Essentials Cancer patients receiving anticoagulants for venous thromboembolism have an elevated bleeding risk. This secondary analysis of CATCH assessed characteristics of clinically relevant bleeding (CRB). CRB occurs in 15% of cancer patients with thrombosis using therapeutic doses of anticoagulation. After multivariate analysis, risk factors for CRB were age >75 years and intracranial malignancy. Summary: Background Cancer patients with acute venous thromboembolism (VTE) receiving anticoagulant treatment have an increased bleeding risk. Objectives We performed a prespecified secondary analysis of the randomized, open-label, Phase III CATCH trial (NCT01130025) to assess the rate and sites of and the risk factors for clinically relevant bleeding (CRB). Patients/Methods Patients with active cancer and acute, symptomatic VTE received either tinzaparin 175 IU kg −1 once daily or warfarin (target International Normalized Ratio [INR] of 2.0–3.0) for 6 months. Fisher's exact test was used to screen prespecified clinical risk factors; those identified as being significantly associated with an increased risk of CRB then underwent competing risk regression analysis of time to first CRB. Results Among 900 randomized patients, 138 (15.3%) had 180 CRB events. CRB occurred in 60 patients (81 events) in the tinzaparin group and in 78 patients (99 events) in the warfarin group (hazard ratio [HR] 0.64; 95% confidence interval [CI] 0.45–0.89). Common bleeding sites were gastrointestinal (36.7%; n = 66), genitourinary (22.8%; n = 41), and nasal (10.0%; n = 18). In multivariate analysis, the risk of CRB increased with age > 75 years (HR 1.83, 95% CI 1.14–2.94) and intracranial malignancy (HR 1.97, 95% CI 1.07–3.62). In the warfarin group, 40.4% of CRB events occurred in patients with with an INR of < 3.0. A lower time in therapeutic range was associated with a higher risk of CRB. Conclusions CRB is a frequent complication in cancer patients with VTE during anticoagulant treatment, and is associated with age > 75 years and intracranial malignancy.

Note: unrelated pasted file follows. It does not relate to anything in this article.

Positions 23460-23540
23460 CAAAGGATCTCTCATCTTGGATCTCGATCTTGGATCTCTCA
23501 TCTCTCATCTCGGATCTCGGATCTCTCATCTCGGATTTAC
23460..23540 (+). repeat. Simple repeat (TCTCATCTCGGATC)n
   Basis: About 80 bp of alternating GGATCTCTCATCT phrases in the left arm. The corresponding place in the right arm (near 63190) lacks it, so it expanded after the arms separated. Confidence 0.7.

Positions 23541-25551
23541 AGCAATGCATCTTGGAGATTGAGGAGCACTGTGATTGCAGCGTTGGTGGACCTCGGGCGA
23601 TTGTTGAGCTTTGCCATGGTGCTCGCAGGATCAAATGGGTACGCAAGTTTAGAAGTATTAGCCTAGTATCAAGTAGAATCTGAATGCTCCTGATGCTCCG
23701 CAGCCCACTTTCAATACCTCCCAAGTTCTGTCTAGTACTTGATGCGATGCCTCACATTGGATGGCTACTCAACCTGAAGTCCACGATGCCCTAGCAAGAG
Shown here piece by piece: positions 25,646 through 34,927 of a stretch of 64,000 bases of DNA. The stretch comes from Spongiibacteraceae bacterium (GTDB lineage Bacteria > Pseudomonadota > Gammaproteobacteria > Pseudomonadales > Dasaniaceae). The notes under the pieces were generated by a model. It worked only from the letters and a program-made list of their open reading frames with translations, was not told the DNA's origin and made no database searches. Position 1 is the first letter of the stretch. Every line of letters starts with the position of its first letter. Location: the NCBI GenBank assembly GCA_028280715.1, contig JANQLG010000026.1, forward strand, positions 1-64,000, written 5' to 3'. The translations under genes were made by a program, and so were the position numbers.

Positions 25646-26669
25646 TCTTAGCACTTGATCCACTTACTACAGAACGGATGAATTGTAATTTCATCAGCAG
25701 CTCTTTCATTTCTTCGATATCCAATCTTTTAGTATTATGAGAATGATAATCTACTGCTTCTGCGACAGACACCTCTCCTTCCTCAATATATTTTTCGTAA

- venous thromboembolism
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